(Alternate Type) ? (Late Prehistoric - 4000 BC to 42 AD?)
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Hillfort with massive tumbled rubble bank. Extent is interrupted by intake and there are two possible entrances. There is also a sheep fold built into the bank at one point. The west side of the enclosure is bounded by a natural scarp edge. South of the intake several vertical orthostats suggest possible facing of the outer edge. There is no sign of internal features though the area is boulder strewn. There are several cleared areas within the interior particularly the posited 'main' entrance. (1)
Photographic record. (3)
This feature comprises a massive bank, built of surface-gathered boulders, with multiple entrances, which encloses the highest parts of the Gardom's Edge crest. The bank is 610m long and is between 6m and 9m wide and encloses about six hectares. Some parts have been badly robbed to build drystone walls but the robbed stretches are still clearly traceable. Each end of the enclosure bank terminates at a large boulder at the cliff edge. Detailed recording of the site has been undertaken, together with small excavations carried out to clarify its form. As a result, it is now thought that, contrary to previous interpretation as an Iron Age hillfort or stock enclosure, it is a Neolithic enclosure built in the centuries around 3000 BC. It is overlain by a Bronze Age/Iron Age field system and has several characteristics in common with functionally similar structures known in southern England, but it is unlike any Iron Age hillfort in the region (and elsewhere). Neolithic enclosures of this size were built for seasonal gatherings of the whole region's community, where feasts and ceremonies were held and where goods were traded. (4)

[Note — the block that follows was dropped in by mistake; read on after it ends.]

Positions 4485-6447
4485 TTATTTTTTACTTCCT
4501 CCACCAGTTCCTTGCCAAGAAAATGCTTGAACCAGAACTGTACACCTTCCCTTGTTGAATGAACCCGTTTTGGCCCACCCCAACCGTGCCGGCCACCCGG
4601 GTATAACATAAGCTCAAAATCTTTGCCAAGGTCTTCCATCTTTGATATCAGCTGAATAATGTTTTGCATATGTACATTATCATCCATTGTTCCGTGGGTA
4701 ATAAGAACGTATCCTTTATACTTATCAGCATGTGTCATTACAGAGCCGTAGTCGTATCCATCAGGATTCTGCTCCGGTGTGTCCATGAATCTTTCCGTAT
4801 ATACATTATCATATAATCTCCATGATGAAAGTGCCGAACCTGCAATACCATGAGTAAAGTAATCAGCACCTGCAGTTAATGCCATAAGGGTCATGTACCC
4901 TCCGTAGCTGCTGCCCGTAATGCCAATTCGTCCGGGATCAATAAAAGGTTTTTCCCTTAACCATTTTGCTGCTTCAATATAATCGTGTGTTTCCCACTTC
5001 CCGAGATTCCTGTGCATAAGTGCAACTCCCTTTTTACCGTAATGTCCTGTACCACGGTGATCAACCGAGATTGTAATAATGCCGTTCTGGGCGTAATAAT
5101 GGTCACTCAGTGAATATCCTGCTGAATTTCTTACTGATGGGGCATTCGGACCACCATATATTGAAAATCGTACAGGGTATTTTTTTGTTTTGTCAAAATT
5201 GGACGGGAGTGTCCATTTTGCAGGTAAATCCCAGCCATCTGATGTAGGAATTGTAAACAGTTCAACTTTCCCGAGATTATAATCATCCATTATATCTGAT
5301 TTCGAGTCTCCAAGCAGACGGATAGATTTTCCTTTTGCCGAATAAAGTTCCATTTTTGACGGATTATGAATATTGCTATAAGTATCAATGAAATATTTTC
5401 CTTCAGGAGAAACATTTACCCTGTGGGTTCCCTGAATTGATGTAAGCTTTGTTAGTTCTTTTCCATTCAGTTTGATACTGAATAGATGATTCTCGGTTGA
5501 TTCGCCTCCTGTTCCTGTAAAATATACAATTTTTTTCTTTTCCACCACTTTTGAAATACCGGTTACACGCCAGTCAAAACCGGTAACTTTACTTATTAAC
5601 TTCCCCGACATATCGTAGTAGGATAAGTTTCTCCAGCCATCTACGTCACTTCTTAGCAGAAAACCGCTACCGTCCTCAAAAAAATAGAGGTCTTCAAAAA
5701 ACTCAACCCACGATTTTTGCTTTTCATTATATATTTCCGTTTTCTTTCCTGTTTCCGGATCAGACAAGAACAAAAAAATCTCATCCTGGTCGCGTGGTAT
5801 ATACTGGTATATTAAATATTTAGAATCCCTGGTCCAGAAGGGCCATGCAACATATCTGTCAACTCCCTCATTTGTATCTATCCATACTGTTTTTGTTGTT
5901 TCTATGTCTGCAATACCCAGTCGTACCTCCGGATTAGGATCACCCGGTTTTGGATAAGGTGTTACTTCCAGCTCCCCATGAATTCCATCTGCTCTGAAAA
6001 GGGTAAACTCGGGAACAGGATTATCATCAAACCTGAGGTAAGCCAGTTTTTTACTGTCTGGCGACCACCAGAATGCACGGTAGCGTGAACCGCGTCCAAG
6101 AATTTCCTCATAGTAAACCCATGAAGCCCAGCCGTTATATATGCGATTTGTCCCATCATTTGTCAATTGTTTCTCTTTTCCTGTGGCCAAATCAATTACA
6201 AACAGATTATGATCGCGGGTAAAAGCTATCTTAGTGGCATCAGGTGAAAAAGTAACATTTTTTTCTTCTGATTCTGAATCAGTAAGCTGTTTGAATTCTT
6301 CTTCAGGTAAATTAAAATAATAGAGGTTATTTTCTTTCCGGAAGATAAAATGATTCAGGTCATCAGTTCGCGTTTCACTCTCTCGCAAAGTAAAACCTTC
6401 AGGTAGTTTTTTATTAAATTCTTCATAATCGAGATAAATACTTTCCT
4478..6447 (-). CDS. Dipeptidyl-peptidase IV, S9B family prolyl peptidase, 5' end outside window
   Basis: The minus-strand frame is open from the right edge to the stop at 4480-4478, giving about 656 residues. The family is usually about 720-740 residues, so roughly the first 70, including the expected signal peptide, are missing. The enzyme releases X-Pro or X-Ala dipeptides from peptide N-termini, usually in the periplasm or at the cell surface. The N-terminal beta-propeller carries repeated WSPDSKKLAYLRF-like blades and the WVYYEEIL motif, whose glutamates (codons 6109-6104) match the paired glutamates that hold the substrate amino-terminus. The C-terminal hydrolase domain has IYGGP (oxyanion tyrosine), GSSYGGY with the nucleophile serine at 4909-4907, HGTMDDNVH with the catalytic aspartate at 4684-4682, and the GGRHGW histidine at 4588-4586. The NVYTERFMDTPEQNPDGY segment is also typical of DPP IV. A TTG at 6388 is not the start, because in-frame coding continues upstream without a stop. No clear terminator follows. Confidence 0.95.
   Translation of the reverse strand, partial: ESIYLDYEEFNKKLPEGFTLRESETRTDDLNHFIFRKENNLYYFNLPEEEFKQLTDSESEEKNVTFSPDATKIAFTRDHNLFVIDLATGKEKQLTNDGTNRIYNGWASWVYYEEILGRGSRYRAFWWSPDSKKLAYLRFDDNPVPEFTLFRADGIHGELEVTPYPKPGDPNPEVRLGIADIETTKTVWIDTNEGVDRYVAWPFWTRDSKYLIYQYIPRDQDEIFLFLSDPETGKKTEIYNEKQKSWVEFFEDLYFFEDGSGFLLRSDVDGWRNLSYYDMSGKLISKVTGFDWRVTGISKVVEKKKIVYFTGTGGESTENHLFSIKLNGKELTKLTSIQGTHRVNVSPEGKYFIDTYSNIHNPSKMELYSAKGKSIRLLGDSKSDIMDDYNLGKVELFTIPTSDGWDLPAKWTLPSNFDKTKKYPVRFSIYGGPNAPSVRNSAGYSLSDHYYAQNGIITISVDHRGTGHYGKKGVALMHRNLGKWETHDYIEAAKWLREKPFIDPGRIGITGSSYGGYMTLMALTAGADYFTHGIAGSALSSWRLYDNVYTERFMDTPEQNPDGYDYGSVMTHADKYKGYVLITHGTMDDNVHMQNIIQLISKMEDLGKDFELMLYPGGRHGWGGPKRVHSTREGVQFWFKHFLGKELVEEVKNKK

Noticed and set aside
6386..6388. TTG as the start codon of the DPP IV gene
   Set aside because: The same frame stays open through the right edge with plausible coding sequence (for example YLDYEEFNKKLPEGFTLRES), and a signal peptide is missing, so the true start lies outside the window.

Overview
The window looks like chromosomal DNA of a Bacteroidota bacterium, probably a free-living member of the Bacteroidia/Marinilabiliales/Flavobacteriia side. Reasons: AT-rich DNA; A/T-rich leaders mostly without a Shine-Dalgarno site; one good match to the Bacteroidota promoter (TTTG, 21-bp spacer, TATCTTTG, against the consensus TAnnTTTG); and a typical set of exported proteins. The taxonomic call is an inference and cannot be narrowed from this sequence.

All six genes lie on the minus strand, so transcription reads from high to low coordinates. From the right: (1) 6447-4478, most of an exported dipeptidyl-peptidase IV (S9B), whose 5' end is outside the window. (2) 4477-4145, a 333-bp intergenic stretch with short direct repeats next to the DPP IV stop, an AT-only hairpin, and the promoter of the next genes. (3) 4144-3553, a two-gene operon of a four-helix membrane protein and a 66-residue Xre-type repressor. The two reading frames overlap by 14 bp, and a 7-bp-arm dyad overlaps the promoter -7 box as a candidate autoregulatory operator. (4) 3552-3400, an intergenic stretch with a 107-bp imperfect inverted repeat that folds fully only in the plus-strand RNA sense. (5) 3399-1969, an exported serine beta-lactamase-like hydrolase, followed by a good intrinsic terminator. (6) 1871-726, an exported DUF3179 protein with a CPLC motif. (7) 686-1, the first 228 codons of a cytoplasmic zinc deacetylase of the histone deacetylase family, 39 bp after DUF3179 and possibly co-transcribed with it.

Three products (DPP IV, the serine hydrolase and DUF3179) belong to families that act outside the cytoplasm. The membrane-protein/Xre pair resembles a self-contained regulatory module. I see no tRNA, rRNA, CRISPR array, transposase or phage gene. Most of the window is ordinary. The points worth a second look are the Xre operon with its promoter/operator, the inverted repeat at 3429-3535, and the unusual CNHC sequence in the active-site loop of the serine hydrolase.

The monument consists of a large enclosure of c.6ha. The western edge is defined by a natural escarpment. The remainder is defined by a stone bank which ranges in height from 0.3m to 1.5m, and in width from 6m to 9m. There are 6 gaps in the bank. In 2011 the monument was dominated by birch woodland and scrubby undergrowth. There appeared to be little deterioration in the stone banks. <5>
Unpublished document: Barnatt, J (PDNPA). Descriptive text on monuments in the Peak District.
Article in serial: Barnatt, J. 1986. 'Bronze Age remains on the East Moors of the Peak District', Derbyshire Archaeological Journal. Volume 106, pp 18-100. Fig 19.
Photograph: Peak District National Park Authority (PDNPA). Slide Collection. 1386.1-8.
Unpublished document: Waddington, C and J Brightman (ARS Ltd). 2012. Peak District Hillforts: Conservation and Management Audit.
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Centred SK 271 729 (168m by 559m) (Centre)
BASLOW AND BUBNELL, DERBYSHIRE DALES, DERBYSHIRE
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Record last edited
Nov 13 2018 12:18PM
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